It’s October, our favorite month on the blog! Besides all of the other months. October is always like coming full circle to our first collaborative posts on Ginger Snaps. Never fear–there will be plenty of questionable special effects and metaphors for puberty later this month. First, we’re kicking things off with a more sinister horror that dials up the suspense.
Under the Shadow
A woman in 1980s Tehran suspects the Iran-Iraq War isn’t the only thing to fear when creepy things start happening in her apartment.
After failing to gain re-acceptance into med school, Shideh finds it difficult to contain her resentment of her family–husband Iraj and daughter Dorsa. Because of her politics during the 1979 Revolution, Shideh is essentially blacklisted from the university. Most discouraging of all is her mother’s recent death, which has given Shideh the final push to complete her studies and achieve their shared dream.
Unfortunately, it’s too late for Shideh to become a doctor, which her doctor husband is pretty ok with TBH. The tension between the two is always simmering below the surface and boils over pretty frequently. Sometimes Shideh finds herself snapping at her daughter too as she feels she was too quick to start a family.
All of this is happening in the ongoing Iran-Iraq War, which draws closer to Tehran every day. It won’t be long before Iraj must serve his country at the heart of the fighting, leaving Shideh and Dorsa to worry about the threat of missiles and maybe even spirits haunting the apartment building.
Dorsa insists she can see and hear things in the apartment that she suspects are djinn. Fun fact: a djinn is apparently a lot different from what I thought it was. In this film, the djinn is sort of a ghost or breeze that floats in. Horrifyingly, Dorsa seems to be getting these stories from the creepy neighbor kid…who also happens to be mute. Me. Out of there. Immediately.
If the supernatural elements weren’t stressful enough, the anxiety meter gets cranked up when missiles target Tehran, even striking the apartment building itself. Shideh tries to save a neighbor who has a heart attack in response, but bitterly reflects she’s not really a doctor.
After the missile scare, many of the neighbors leave. Shideh, however, refuses to leave–partly because the last thing she wants to do is rely on her in-laws. This woman is made of sterner stuff than I because she experiences something trying to choke her in the night, the destruction of her beloved Jane Fonda workout tape, strange sounds, and the disappearance of Dorsa’s doll. The last part is especially troubling as one of the neighbors (helpfully) tells Shideh she’s screwed if the djinn possesses something of hers.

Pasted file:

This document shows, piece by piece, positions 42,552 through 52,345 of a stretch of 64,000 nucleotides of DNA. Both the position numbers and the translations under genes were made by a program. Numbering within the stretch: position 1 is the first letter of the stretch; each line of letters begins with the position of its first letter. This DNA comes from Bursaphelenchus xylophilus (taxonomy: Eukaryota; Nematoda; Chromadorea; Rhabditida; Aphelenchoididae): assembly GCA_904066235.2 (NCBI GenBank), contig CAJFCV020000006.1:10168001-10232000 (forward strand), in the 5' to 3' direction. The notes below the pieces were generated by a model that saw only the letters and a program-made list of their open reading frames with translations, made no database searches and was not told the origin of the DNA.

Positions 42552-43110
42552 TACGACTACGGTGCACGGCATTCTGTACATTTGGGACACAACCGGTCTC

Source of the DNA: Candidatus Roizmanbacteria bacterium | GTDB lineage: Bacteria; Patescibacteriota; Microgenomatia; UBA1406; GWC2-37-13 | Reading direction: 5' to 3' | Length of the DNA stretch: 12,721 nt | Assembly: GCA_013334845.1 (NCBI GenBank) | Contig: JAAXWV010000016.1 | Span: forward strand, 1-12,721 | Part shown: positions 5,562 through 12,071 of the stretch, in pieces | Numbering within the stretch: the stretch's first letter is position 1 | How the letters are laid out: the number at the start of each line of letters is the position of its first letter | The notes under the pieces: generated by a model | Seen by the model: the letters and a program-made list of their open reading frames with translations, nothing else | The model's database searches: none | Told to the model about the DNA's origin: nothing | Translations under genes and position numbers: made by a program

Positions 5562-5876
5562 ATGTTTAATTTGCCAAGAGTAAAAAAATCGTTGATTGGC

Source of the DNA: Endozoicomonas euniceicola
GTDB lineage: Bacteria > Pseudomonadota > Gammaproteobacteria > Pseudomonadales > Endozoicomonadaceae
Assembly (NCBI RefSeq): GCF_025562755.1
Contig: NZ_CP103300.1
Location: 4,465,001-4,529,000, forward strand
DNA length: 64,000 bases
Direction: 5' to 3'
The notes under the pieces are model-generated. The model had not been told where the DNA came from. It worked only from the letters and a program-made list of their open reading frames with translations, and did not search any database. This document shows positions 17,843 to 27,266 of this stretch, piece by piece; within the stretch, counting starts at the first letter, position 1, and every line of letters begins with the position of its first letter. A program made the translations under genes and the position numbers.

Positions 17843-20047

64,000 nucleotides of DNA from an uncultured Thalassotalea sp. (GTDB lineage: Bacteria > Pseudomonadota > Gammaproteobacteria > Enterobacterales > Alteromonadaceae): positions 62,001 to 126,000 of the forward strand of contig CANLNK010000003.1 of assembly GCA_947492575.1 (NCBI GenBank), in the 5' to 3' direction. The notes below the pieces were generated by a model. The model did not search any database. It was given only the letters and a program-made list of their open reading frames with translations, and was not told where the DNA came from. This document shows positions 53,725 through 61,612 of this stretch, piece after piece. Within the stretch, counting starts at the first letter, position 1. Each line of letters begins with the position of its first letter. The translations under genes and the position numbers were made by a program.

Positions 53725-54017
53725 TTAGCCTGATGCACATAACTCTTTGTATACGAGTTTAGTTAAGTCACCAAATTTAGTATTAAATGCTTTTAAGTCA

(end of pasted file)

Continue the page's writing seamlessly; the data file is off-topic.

Meanwhile, the air raid sirens have been sounding more and more frequently, prompting Shideh’s decision to finally leave Tehran with Dorsa. First, they must navigate an accusation of indecency when Shideh flees during an air raid without wearing a hijab. For fuck’s sake, men.
Added complication: Shideh must find the doll before she and Dorsa can leave. It doesn’t help that Dorsa keeps saying heart-stopping things about a lady who has the doll and says she can take care of her.
Which will Shideh and Dorsa encounter first: the doll, the missiles, or the djinn?
4.5/5 Pink Panther Heads
I loved this one–so damn creepy and suspenseful. Though it’s a fairly short film, my heart was pounding through its entire run time. Having both the threat of war and supernatural phenomena was effective in creating tension that had me genuinely concerned about our two main characters.
Speaking of our main characters, I enjoyed the realistic relationship between mother and daughter. Shideh got frustrated with her daughter regularly and frequently seemed to fail to be patient or sympathetic. I never had the sense that their relationship was easy (Shideh was, after all, raising a daughter by herself in the midst of war, broken dreams, and angry spirits), but it felt strong throughout and grounded the film.
Word of warning–if you have the option to watch the dubbed version, don’t do it. Netflix defaulted to some of the worst English dubbed dialogue, and I switched over to subtitled Farsi almost immediately. It’s much more convincing.
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